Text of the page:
Briefly, if you are not familiar with the rating used on rechargeable batteries, the units are "Ah" or "mAh". This means Amperes Hour or milli-Amperes Hour, respectively. The rating indicates the amount of current the battery can consistently output for one hour of use. Those are theoretical numbers, because it depends on how fully charged the battery was, and the age of the battery. So, when you have an 850mAh battery, it means that it can output 850mA for an hour. So, if your locomotive needs 850mA to do its work, then you will get about an hour's worth of running time out of that battery. However, in the real world, small-scale locomotives use a lot less than that. Also, you don't run your locomotives with the same speed continuously. You vary the speed, and sometimes the engines are sitting still for a little while.
Other things that drain the battery more quickly are the speakers of sound-equipped engines, the length and drag of the train the engine is pulling, grades, and to a lesser extent the LEDs for the lights. The locomotive's motor and internal gearing will also have an impact on the duration of the battery's charge. It is always best to have a modernday efficient motor in the engine, and to make sure the gearing is clean and correctly lubricated. Some locomotives offer a built-in smoke unit. Those things are power hogs, so they are not likely to be powered by small internal batteries. But, despite all of these considerations, you always want to try to fit the largest battery you can into your locomotive, and try to double them up, if possible.
The S-CAB batteries, if fully drained, need about 8 hours to fully recharge. Charging time for these types of batteries is not a linear curve. The batteries charge quickly at first, but then slow down as they get closer to being full. So, if you are in need of the engine but its battery has completely drained, you can charge it for 2 hours, and then use it again (with limited duration). However, to be sure that the battery is fully charged, 8 hours is needed. In my typical scenario, I let my engines recharge overnight.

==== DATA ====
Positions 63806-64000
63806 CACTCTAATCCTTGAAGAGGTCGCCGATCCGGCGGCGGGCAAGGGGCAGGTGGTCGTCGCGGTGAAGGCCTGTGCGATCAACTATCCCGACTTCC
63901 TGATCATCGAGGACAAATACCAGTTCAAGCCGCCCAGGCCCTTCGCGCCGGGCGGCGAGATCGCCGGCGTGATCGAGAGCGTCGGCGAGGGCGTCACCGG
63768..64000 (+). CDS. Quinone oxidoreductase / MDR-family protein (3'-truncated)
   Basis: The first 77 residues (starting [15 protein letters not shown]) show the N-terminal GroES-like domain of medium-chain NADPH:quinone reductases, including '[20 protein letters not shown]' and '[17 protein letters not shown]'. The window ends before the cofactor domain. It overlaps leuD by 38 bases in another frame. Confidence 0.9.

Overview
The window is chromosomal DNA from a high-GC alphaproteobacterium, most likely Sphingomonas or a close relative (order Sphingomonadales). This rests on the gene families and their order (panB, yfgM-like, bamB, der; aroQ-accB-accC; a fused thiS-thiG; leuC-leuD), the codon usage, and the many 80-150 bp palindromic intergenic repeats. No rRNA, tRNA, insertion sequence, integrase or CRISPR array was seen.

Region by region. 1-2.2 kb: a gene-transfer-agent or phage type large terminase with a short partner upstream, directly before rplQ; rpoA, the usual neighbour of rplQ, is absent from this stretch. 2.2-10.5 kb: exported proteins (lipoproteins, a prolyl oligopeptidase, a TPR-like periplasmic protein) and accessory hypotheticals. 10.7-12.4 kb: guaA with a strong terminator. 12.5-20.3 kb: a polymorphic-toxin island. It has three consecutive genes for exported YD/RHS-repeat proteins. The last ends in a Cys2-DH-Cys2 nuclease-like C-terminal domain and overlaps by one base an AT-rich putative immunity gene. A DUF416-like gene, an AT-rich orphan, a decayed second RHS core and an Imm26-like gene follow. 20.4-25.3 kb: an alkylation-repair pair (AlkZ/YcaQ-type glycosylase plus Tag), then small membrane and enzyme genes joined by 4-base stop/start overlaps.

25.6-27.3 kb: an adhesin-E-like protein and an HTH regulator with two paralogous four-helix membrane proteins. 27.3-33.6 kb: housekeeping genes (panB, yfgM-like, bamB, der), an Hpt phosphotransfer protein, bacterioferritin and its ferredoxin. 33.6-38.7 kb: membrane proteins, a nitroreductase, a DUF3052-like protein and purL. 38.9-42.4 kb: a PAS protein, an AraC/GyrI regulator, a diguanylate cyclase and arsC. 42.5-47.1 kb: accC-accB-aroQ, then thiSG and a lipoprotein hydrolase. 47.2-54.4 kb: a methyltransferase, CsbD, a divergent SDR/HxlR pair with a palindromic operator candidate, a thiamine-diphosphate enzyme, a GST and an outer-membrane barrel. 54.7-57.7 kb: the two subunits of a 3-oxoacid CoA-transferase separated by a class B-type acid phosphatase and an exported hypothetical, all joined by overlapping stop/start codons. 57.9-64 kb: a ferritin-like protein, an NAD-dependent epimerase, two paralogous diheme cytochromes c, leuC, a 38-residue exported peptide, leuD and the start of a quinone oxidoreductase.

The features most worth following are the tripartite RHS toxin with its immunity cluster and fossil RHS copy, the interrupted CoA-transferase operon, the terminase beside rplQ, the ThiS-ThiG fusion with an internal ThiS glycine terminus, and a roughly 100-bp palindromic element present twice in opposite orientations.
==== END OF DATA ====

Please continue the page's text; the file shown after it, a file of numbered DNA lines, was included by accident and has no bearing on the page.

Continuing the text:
My layout is completely dead-rail. So, I pick up my engine and place it on a piece of flextrack which has a 13.7-volt power supply hooked-up to it (see photo). I have a spare Radio Shack power supply (used for testing or charging automotive components or batteries), to which I connect two alligator clip-equipped wires to a piece of flex track. I made it fancy by buying and connecting an LED read-out display that shows the voltage on the line. But that's it. Just turn it on, and let it sit for 8+ hours. After turning the power on, I use my throttle to change the headlight LED of the engine, which helps me to verify that the wheels are indeed picking up power from the power supply (at this point in time you do have to worry about dirty wheels/dirty track issues, of course). I then leave the headlight on to remind me that the engine is being charged. On my previous layout, I had a section of track set aside that was connected to this power supply underneath. I simply drove the engine onto the track and turned on the power supply to let it charge overnight. I believe the BPS requires about 200mA per engine to charge the battery. So, if you have five battery-equipped engines, you'll need at least a 1-amp power supply for this.
My latest layout has no wires soldered to any track on the layout. However, it is a bit of a pain to set up the parts shown in the photo above, and I have to handle the locomotives, which I prefer not to do. My layout's hand-laid track is a bit more delicate than a spare piece of flextrack, so I didn't want to just attach those rough alligator clips to the track. I decided to build something that could just lay on top of the rails. This first photo below shows the parts I used.
I bent two pieces of thin stock brass into a 90-degree L-shape. I used the short edge of the metal ruler as a metal brake. I soldered a wire to each piece of brass. Then I used five-minute epoxy to glue those to the outside edges of a block of wood. The C-clamp in the photo above was used to hold the brass to the block, while metal weights were placed on top of the block to act as a clamp for the down-force. The block was just the right size of the track. In other words, the idea is to have the two flat surfaces of the brass touch the tops of each rail.
And here is the final set-up. The 13.8-volt power supply is connected via two green clip-on wires to the brown wires I soldered to the block of wood. The block of wood, of course, is too light, so I simply place some metal weights on it after I have positioned it on the rail. When I turned on the power supply, the headlight of the engine turned on, confirming that it was getting the 13.8 volts, so the battery in the engine is now charging. I now have a portable charging station!
While my layout's track work is under construction, or the layout is otherwise not ready to have equipment sitting on it, I built this simple battery-charging station. I cut a piece of plywood big enough to hold the piece of flex track that I have that is long enough to hold my longest engine (the RS-1 in this photo). I used 5-minute epoxy to glue the flex track to the board. I reinforced the rail to plastic ties connection with some superglue, as I have found the S-scale flex track to be too easily damaged, and this board may see some rough treatment over time. Next, I used some heavy-duty double-sided tape and installed the laptop power supply I had left over, to this board. It puts out 12 volts and at least 1 amp of current. I then soldered the output wires to the rails. Now I have a battery charging station for when the layout isn't set up to handle engines.
(external link: Use high-quality chargers!)